KuCoin Ventures, the venture arm of China-focused (but Seychelles-registered) cryptocurrency exchange KuCoin, is pegged to the value of the offshore renminbi (CNH). As the issuer of CNH Coin (CNHC), a stablecoin that has been around for a long time, we have raised $10 million (approximately 1.335 billion yen).
CNHC is pegged one-to-one with the offshore renminbi, and its abbreviation is CNH to distinguish it from China’s onshore renminbi (CNY). CNH’s reserves are held in a Hong Kong depository.
“This investment in CNHC follows Kucoin Ventures’ broader strategy to invest in Web3 infrastructure in the APAC region,” said Justin Chou, Kucoin’s chief investment officer and head of Kucoin Ventures, in a statement. It’s part of the.” “Hong Kong has a well-established traditional financial ecosystem. With regulation and new policies on next-generation crypto assets, Hong Kong has the opportunity to become the new global crypto capital.”
CNHC is issued on both Ethereum and Conflux. According to on-chain data, Ethereum has 23 token holders and 102 transfers, while Conflux has 606 holders and 1,487 transfers.
Conflux co-founder Fan Long said Conflux gets most of the volume here because of Conflux’s “regulatory compliance” in China.
“CNHC’s significance lies in its ability to connect the traditional financial system with the emerging Web3 landscape, especially in the face of increased regulation in the United States,” Ron said in a note to CoinDesk. “CNHC presents a practical option for businesses and users seeking compliance options beyond the US-centric regulatory framework.”
To be a competitor to the US dollar
Many stablecoins are overwhelmingly linked to the US dollar. There are stablecoins based on the euro, British pound, or other national currencies such as the Australian dollar, Canadian dollar, and Singapore dollar, but there are US dollar-pegged stablecoins such as Tether (USDT) and USD coin (USDC). It is far from the issuance amount of table coins.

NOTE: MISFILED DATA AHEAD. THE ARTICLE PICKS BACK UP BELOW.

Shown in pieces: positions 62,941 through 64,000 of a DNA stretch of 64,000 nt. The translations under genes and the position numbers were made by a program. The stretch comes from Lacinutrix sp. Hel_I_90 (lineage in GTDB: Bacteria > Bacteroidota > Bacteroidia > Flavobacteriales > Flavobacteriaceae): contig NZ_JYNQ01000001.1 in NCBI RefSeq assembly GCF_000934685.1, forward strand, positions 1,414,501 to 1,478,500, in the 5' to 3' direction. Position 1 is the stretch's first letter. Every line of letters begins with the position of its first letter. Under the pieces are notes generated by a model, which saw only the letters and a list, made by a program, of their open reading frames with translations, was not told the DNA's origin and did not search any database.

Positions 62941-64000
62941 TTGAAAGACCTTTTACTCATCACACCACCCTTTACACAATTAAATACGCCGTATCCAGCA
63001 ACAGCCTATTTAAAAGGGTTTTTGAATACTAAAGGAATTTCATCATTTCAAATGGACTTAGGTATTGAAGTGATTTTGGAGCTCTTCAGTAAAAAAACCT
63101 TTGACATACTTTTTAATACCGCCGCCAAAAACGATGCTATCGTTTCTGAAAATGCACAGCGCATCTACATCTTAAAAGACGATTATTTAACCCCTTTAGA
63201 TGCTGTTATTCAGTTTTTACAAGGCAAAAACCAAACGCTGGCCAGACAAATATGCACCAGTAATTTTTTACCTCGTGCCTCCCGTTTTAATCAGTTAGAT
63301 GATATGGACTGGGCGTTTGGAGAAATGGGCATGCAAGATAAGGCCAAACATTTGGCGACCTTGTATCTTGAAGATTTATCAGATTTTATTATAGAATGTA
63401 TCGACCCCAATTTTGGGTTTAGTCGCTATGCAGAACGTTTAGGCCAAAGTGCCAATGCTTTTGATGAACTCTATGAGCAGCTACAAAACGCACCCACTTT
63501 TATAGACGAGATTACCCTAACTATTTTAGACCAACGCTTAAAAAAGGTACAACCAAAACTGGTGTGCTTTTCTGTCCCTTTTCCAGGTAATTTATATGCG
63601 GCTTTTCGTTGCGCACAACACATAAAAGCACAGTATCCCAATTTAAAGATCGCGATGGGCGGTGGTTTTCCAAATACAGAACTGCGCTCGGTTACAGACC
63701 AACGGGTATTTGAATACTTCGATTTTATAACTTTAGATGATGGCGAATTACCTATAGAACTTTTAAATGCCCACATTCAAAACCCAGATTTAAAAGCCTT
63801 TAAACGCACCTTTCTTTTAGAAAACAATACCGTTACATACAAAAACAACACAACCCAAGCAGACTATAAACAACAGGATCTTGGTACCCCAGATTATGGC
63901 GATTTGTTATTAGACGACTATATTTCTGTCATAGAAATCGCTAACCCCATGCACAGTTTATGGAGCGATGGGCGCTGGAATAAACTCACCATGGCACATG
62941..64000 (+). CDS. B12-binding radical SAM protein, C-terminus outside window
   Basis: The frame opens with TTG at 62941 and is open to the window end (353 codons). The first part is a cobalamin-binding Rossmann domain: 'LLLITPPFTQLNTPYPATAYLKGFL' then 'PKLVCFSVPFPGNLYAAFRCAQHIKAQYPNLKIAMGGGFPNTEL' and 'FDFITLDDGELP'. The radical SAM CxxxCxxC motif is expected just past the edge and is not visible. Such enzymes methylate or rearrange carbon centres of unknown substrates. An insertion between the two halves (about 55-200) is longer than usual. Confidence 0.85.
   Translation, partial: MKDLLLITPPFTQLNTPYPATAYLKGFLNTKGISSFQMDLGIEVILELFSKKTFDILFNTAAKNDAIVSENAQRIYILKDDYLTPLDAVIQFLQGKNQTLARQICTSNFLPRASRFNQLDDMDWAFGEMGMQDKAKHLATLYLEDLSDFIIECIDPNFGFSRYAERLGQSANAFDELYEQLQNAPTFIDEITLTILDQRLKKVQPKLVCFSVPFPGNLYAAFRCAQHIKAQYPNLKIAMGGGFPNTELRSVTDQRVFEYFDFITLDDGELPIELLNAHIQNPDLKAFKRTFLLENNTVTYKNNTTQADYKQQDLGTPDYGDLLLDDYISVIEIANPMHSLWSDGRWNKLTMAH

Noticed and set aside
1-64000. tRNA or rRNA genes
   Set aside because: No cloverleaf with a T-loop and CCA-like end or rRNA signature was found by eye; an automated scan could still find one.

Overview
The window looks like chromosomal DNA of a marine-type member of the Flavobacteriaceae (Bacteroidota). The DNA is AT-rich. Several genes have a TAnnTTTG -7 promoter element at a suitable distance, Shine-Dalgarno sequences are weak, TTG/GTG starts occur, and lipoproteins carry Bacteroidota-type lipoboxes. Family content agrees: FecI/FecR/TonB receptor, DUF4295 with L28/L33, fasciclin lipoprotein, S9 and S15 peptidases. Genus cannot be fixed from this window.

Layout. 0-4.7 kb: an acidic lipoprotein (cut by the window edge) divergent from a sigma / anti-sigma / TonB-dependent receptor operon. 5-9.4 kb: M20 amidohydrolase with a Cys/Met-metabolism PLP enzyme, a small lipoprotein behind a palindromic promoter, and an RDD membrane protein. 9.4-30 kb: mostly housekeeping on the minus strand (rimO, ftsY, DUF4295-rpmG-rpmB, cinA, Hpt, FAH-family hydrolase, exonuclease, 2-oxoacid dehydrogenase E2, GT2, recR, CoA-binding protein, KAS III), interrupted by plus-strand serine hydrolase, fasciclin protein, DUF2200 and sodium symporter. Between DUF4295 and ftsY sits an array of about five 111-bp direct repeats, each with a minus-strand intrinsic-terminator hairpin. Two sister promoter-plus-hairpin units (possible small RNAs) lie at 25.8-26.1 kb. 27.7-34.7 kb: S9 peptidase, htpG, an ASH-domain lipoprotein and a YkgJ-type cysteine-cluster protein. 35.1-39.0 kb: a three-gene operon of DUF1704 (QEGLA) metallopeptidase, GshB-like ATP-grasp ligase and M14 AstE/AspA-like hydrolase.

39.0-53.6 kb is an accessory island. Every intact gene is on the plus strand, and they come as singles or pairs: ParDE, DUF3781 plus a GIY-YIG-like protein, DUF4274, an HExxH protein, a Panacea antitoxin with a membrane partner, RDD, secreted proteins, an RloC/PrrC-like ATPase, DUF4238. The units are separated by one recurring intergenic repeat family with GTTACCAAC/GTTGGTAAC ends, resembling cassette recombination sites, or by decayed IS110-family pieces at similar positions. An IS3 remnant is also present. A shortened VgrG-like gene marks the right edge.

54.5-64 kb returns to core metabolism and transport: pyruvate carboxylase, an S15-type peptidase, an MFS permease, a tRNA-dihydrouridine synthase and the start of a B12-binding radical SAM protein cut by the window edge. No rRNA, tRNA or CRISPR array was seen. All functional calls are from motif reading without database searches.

It can be said that this has strengthened the hegemony of the US dollar. A CoinDesk columnist argues that having the next frontier in finance denominated in dollars is generally a good thing, as it extends American rulemaking to Ethereum.
But at the same time, not everyone wants to follow American rules. Especially if you have no ties to America. U.S. regulators are also hesitant to allow cryptocurrencies full and unfettered access to the U.S. banking system until strict federal oversight is established.
The markets themselves don’t want the risk of concentration on the US that this poses. USDC fell off the peg for a few days during the crypto-banking crisis and only recently regained it, but smart money (institutional investors and large traders) is skeptical.
Arthur Hayes, co-founder of exchange BitMEX, sees the Bitcoin-backed algorithmic stablecoin NakaDollar as the answer to all this, but last year’s Terra The market may be skeptical of the concept after the bankruptcy of .
CNH has a successful use case in the Chinese offshore bond market and is certainly built for it. But cryptoassets are something else entirely, so it’s not without its skeptics.
Alex Liu, CEO of Taipei-based Maicoin, said in a recent interview with CoinDesk that the yuan won’t fare well because it’s too tightly controlled, either on- or offshore.
“I think the only challenger to the US dollar is the renminbi. But not through cryptoassets, not through China’s central bank digital currency,” he said, noting that the real focus is on oil traded in renminbi-denominated contracts. claimed to be. “Most trade between Russia and China is de-dollarized.”
｜Translation: coindesk JAPAN
｜Editing: Toshihiko Inoue
｜Original: KuCoin Has Closed a $10M Funding Round Into CNHC. But Is the Offshore Yuan Right for a Stablecoin?
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